Alpha Pegasi
This article is about the star named Markab, for alternate meanings, see Markab.
Alpha Pegasi
Pegasus constellation map.svg
The position of Alpha Pegasi in the Pegasus constellation.
Observation data
Epoch J2000      Equinox J2000
Constellation Pegasus
Right ascension 23h 04m 45.65s [1]
Declination +15° 12′ 19.0″ [1]
Apparent magnitude (V) 2.49
Characteristics
Spectral type B9 III
U−B color index -0.05
B−V color index -0.04
Variable type ?
Astrometry
Radial velocity (Rv) -4 km/s
Proper motion (μ) RA: 60.40 ± 0.17 [1] mas/yr
Dec.: -41.30 ± 0.16 [1] mas/yr
Parallax (π) 24.46 ± 0.19[1] mas
Distance 133 ± 1 ly
(40.9 ± 0.3 pc)
Absolute magnitude (MV) -0.70
Details
Mass 4 M
Radius 2.8 R
Luminosity 160 L
Temperature 11,000 K
Rotation 1.5 days
Other designations
Markab, Marchab, 54 Pegasi, HR 8781, BD +14°4926, HD 218045, SAO 108378, FK5 871, HIP 113963.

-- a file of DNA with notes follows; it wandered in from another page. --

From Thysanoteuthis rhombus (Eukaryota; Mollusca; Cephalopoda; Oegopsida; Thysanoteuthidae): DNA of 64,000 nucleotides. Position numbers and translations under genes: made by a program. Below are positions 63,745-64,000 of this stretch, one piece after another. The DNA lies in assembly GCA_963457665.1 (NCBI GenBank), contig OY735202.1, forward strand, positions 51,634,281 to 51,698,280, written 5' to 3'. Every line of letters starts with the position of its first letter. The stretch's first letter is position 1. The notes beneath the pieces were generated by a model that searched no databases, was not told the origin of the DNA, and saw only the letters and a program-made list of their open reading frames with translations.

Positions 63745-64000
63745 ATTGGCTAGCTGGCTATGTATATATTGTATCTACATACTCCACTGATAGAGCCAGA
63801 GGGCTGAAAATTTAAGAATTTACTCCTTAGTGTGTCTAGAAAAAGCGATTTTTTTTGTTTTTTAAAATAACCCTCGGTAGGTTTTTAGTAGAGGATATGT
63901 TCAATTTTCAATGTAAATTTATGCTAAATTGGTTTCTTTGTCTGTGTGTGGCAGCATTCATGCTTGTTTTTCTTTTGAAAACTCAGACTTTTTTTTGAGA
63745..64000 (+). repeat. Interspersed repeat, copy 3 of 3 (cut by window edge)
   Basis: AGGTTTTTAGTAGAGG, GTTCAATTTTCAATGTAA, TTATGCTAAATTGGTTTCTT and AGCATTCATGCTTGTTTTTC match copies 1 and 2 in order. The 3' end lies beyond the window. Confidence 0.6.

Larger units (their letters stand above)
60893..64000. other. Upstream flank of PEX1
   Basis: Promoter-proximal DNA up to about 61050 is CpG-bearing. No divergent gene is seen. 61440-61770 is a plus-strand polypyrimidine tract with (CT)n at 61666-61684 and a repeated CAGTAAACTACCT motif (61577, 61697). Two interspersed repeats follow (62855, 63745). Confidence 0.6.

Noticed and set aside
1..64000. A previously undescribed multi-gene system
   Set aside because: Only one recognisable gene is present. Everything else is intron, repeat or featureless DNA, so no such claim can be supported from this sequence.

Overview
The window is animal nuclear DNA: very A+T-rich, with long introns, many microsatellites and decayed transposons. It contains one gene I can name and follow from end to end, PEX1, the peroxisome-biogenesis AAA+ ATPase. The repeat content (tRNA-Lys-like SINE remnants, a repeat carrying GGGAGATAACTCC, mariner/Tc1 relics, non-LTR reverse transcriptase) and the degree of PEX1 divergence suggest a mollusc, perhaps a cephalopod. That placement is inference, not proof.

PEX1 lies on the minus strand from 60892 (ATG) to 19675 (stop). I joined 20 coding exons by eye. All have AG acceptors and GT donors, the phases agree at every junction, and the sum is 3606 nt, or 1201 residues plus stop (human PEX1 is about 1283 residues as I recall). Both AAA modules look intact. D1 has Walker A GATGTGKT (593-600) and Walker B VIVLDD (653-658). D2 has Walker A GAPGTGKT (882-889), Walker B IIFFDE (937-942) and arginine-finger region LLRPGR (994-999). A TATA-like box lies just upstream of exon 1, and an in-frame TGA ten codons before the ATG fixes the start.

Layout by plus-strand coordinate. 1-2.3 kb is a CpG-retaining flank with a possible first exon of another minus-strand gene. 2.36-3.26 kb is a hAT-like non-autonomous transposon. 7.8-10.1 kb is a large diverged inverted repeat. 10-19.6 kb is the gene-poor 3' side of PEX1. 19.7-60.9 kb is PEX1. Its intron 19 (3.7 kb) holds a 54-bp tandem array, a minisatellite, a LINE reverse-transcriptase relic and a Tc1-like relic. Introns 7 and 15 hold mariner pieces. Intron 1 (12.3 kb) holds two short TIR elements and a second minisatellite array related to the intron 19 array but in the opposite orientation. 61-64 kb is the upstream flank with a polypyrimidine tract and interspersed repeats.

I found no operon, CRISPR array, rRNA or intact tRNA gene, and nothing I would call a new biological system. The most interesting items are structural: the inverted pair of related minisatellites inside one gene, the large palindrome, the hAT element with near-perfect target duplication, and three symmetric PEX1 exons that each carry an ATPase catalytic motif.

Alpha Pegasi (α Peg, α Pegasi) is the third brightest star in the constellation Pegasus (despite its "alpha" designation) and one of the four stars in the asterism known as the Great Square of Pegasus. It has the traditional name Markab (or Marchab).

Markab is a relatively average star nearing the end of its stellar evolution on the main sequence. Markab will soon enter the helium burning phase of its development, during which it will probably expand into a red giant. Like the Sun, it is expected to end its life quietly as a white dwarf.

The name Markab comes from an Arabic word مركب markab, "the saddle of the horse", or is mistranscription of Mankib comes from an Arabic phrase منكب الفرس Mankib al-Faras, "(the Star of) the Shoulder (of the Constellation) of the Horse" for β Pegasi.

References

  1. ^ a b c d e van Leeuwen, F. (2007). "HIP 113963". Hipparcos, the New Reduction. http://webviz.u-strasbg.fr/viz-bin/VizieR-5?-out.add=.&-source=I/311/hip2&recno=113580. Retrieved 2010-12-22. 

External links


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